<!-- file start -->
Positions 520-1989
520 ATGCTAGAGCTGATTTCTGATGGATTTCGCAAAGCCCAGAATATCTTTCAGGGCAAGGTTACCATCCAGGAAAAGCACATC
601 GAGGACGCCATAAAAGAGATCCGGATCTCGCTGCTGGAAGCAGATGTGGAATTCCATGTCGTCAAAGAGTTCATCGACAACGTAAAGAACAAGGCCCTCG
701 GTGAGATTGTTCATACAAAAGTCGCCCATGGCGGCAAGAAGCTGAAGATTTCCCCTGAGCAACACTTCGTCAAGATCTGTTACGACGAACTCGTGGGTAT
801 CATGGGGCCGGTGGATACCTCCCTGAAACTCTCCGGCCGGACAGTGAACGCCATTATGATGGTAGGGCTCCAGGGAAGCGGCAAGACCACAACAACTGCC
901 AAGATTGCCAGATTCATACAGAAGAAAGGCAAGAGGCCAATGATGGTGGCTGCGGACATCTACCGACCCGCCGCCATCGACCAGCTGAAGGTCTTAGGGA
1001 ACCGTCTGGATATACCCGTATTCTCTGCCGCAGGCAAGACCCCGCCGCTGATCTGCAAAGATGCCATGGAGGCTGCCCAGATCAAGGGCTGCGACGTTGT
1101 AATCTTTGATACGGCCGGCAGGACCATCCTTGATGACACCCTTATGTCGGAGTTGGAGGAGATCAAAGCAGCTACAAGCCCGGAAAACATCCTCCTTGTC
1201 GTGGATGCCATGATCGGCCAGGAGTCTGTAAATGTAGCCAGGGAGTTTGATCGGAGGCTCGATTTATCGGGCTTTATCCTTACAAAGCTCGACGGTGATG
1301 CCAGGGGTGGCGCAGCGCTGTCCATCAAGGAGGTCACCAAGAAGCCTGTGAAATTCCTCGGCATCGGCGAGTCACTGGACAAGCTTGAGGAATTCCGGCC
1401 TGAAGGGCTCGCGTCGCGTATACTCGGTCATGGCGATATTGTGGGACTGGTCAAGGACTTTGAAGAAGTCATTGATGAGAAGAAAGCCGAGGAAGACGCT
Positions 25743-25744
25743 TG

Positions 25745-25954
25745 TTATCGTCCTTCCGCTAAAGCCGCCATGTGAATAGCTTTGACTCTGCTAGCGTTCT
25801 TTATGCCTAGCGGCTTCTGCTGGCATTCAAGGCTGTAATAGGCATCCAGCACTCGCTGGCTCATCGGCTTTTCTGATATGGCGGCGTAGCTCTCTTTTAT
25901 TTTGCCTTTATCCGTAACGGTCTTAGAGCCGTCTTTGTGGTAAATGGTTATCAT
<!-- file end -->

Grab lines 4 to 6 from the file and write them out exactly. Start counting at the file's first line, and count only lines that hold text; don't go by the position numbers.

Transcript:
701 GTGAGATTGTTCATACAAAAGTCGCCCATGGCGGCAAGAAGCTGAAGATTTCCCCTGAGCAACACTTCGTCAAGATCTGTTACGACGAACTCGTGGGTAT
801 CATGGGGCCGGTGGATACCTCCCTGAAACTCTCCGGCCGGACAGTGAACGCCATTATGATGGTAGGGCTCCAGGGAAGCGGCAAGACCACAACAACTGCC
901 AAGATTGCCAGATTCATACAGAAGAAAGGCAAGAGGCCAATGATGGTGGCTGCGGACATCTACCGACCCGCCGCCATCGACCAGCTGAAGGTCTTAGGGA